Rating agency Standard and Poor's reiterated an A-minus sovereign credit rating for Israel, despite the September 11 attacks on the United States.
The higher the rating, the greater the country's vulnerability to external shocks, S&P explains.
The Israel section of its report on the Middle East concluded that Finance Ministry's forecast of 4% GDP growth in 2002 is "virtually out of reach". It predicts an operational budget deficit of 2.5% to 3% of GDP in 2001 and next year too, far beyond the amended government target of 2.4%.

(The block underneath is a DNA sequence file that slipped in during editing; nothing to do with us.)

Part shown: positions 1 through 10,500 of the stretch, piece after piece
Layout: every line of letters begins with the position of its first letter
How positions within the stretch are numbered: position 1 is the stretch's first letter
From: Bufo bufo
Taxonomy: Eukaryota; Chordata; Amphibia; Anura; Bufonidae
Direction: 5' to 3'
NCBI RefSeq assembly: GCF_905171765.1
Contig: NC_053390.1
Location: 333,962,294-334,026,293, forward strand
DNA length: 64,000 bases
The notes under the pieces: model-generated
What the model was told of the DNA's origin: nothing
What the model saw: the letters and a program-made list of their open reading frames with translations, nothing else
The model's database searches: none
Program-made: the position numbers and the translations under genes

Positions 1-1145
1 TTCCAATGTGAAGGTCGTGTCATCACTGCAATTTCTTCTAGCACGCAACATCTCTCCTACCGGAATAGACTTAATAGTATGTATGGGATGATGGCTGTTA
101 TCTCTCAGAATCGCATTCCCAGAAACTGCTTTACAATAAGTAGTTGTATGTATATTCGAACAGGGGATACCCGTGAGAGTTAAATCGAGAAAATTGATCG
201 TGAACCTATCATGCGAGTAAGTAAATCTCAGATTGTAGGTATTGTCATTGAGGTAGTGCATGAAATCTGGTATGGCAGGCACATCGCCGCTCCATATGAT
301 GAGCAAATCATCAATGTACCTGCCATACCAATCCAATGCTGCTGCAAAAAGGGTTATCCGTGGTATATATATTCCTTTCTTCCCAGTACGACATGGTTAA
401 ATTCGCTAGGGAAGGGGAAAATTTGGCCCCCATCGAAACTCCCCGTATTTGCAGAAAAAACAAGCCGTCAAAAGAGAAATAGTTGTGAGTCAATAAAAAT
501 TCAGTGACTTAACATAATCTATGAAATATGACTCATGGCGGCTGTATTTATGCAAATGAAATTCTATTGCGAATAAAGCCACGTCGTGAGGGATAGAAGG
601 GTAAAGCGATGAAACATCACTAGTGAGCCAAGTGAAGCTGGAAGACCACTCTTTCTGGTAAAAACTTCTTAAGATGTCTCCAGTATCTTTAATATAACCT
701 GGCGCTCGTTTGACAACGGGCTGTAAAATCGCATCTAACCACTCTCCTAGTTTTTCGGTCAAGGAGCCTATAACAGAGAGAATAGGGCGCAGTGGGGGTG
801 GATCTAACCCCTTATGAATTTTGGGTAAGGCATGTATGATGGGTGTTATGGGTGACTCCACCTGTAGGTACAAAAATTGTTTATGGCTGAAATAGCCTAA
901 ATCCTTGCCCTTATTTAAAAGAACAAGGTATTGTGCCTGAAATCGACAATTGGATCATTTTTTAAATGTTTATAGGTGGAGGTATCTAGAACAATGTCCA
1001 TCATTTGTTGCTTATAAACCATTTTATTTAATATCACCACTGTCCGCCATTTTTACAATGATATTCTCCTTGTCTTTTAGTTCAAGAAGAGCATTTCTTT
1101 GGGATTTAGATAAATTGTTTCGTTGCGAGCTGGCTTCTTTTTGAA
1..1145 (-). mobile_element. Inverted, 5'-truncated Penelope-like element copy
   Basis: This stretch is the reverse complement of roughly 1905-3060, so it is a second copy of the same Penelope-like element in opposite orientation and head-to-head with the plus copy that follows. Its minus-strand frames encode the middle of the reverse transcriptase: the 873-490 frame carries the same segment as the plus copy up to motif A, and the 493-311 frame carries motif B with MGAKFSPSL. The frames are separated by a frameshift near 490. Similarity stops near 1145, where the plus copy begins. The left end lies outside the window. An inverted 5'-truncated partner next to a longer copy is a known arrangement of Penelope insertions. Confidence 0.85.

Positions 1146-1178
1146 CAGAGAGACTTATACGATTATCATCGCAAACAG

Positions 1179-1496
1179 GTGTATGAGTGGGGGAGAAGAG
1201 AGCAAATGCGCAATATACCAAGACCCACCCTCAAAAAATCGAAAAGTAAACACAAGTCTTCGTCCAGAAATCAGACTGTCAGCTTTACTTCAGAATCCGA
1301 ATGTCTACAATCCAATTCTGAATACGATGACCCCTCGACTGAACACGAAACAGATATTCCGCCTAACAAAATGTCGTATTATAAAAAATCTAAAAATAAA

Moreover, public debt will stop shrinking, from 108% of GDP in 1998 to 93% in 2000.
Israel had already been hard hit by the global hi-tech decline and the escalating violence with Palestinians since September 2000, when the al-Aqsa intifada broke out, S&P writes.
The rating company does not see a short-term recovery in the floundering tourism or hi-tech sectors, either in startups or exports, which creates pressure on the Israeli economy.
The exchange rate and inflation expectations proved stable despite severe shocks to the economy, S&P notes. The bright side, hence the reiteration of the A-minus rating, relies on S&P's confidence that the Israeli government will maintain committed to fiscal consolidation over the medium term.